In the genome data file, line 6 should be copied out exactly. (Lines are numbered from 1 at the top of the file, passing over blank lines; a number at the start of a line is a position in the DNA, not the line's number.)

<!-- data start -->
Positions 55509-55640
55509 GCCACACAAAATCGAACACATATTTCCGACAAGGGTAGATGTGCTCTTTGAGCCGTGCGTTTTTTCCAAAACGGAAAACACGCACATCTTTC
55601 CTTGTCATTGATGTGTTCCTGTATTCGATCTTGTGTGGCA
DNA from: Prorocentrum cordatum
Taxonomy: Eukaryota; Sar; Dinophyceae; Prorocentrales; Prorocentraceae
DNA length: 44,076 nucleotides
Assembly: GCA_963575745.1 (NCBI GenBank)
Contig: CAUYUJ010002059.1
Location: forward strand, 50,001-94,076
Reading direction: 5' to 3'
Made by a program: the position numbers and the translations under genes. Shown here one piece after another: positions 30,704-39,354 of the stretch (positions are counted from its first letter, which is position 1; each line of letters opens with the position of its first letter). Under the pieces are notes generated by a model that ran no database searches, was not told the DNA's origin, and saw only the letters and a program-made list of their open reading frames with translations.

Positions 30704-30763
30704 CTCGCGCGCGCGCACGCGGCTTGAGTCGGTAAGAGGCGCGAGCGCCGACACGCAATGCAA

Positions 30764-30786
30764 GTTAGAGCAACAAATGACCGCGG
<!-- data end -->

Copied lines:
DNA length: 44,076 nucleotides